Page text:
Italians on Italians
Beyond Toscano

Nothing happens by chance

Wheter through religion, or purely fate, many Italians believe things happen for reason...
Il Sigaro della Sera
Whether through religion, or purely fate, many Italians believe things happen for a reason. Serendipity has been behind several well-known Italian discoveries. In 1780, scientist Luigi Galvani was dissecting a dead frog attached to a brass wire, when he discovered that his iron scalpel made its leg twitch. He had accidentally discovered electricity, the principles of which his friend Alessandro Volta used to create the world’s first battery. Fate has also been kind to connoisseurs of cigars.
In 1815, Ferdinand III, the Grand Duke of Tuscany, was drying a bale of Kentucky tobacco leaves outdoors, when the heavens opened. The rain-soaked tobacco began fermenting in the summer heat. But instead of throwing it away, Ferdinand used it to make more a batch of cigars. Because they weren’t his usual recipe, he sold them cheaply to the people of Florence. Unexpectedly, due to their distinctive, rich taste, they became a smash hit and people actually preferred them to his regular style.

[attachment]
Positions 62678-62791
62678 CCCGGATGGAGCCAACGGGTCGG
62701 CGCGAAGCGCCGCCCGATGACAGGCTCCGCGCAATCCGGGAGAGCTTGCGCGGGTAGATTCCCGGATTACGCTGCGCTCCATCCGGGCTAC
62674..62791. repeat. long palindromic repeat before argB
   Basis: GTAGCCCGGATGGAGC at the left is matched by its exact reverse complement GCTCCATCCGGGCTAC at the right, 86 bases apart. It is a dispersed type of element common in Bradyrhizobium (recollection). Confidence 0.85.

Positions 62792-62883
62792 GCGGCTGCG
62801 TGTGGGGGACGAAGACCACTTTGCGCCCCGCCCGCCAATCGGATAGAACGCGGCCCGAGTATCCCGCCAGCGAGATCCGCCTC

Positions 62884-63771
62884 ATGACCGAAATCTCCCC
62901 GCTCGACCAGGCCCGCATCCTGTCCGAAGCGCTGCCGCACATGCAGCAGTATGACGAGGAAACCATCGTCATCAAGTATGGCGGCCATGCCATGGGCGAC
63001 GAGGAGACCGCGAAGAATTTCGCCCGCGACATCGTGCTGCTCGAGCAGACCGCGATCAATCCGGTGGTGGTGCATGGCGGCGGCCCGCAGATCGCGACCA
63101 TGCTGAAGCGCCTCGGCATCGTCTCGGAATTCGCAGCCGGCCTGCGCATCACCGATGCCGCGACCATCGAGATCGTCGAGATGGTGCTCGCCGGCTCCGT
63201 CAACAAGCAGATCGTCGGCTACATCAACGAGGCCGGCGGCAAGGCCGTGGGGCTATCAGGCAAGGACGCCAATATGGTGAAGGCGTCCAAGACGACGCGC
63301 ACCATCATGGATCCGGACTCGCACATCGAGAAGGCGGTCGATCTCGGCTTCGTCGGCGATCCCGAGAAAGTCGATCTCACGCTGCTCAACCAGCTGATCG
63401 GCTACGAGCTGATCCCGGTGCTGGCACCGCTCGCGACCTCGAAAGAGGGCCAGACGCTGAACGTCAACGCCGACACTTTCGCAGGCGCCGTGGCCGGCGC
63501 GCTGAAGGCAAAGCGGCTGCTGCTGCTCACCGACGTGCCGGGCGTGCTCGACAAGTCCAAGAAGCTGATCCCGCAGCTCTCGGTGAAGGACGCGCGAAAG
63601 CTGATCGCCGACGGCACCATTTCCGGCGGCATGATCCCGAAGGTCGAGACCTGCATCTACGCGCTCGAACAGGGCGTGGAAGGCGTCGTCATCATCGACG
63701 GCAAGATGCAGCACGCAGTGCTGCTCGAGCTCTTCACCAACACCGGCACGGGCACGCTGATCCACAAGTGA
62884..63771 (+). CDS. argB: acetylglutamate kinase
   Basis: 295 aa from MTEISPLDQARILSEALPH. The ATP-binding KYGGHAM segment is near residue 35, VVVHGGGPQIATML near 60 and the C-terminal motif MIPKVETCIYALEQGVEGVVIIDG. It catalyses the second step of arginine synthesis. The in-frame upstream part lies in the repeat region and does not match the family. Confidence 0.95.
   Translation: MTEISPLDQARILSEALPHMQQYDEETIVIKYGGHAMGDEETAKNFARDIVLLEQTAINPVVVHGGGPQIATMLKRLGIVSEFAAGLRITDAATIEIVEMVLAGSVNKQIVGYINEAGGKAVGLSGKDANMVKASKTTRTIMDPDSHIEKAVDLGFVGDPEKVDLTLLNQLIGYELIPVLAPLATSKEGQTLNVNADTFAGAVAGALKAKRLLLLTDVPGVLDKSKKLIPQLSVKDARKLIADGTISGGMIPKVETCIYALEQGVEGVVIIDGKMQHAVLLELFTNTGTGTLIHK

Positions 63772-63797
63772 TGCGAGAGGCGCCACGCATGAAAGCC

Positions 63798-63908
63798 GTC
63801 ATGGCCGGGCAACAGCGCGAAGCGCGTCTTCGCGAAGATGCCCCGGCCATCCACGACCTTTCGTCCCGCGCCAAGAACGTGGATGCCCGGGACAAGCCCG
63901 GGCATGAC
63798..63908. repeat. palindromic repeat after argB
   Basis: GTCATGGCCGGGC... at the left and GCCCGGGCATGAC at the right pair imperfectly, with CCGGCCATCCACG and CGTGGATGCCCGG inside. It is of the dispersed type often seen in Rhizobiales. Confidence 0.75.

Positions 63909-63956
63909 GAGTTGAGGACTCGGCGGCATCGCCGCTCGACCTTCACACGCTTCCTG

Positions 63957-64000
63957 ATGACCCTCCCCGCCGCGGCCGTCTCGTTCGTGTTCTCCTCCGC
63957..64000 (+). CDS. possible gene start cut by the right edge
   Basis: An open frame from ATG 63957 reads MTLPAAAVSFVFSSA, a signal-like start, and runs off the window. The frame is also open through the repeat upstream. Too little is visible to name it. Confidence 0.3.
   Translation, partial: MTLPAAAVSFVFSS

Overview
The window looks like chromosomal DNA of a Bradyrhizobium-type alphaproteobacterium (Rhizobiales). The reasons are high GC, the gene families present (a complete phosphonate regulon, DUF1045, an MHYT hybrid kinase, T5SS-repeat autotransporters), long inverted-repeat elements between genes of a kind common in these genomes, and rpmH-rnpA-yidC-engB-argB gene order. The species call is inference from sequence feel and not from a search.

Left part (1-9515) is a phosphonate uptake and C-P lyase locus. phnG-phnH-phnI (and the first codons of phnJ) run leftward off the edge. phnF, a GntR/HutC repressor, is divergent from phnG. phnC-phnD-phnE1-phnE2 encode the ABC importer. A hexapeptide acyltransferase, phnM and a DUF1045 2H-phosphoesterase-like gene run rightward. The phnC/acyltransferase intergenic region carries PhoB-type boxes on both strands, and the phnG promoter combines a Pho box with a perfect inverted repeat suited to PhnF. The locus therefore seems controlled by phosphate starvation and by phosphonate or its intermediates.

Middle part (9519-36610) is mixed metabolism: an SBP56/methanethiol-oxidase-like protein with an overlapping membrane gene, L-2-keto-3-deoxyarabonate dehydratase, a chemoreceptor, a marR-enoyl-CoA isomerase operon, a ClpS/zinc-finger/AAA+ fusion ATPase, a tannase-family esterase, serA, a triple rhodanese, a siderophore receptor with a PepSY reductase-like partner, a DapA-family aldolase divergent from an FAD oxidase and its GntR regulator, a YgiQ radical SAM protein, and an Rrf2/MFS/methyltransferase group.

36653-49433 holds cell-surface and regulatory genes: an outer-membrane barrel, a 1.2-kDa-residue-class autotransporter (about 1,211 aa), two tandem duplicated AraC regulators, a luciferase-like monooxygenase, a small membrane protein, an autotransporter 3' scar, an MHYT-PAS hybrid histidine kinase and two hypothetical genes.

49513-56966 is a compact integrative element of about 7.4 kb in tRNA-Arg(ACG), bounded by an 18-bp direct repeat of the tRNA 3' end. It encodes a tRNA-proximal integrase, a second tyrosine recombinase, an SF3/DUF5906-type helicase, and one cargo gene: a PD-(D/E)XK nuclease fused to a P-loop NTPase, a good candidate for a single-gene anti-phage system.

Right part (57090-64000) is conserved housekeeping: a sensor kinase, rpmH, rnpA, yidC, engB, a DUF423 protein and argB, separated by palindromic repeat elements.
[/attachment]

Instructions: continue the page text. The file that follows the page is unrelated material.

Toscano cigars were already seen as being different, due to Kentucky tobacco leaves being more commonly smoked in pipes. But this new take on them helped the brand achieve much wider appeal. The tobacco used for Toscano cigars is first fire cured then fermented.
The ovens they are cured in are fuelled by oak and beech wood, infusing the cigar with a unique Tuscan flavour. As a result, unlike cigars from the Caribbean, Toscano cigars are don’t dry up or crack as easily if stored in the open. This means they keep their premium quality for longer and can easily be stored.

So you see, the people of Tuscany don’t just have serendipity to thank for some of their greatest inventions, they also have chance to thank for their favourite cigar.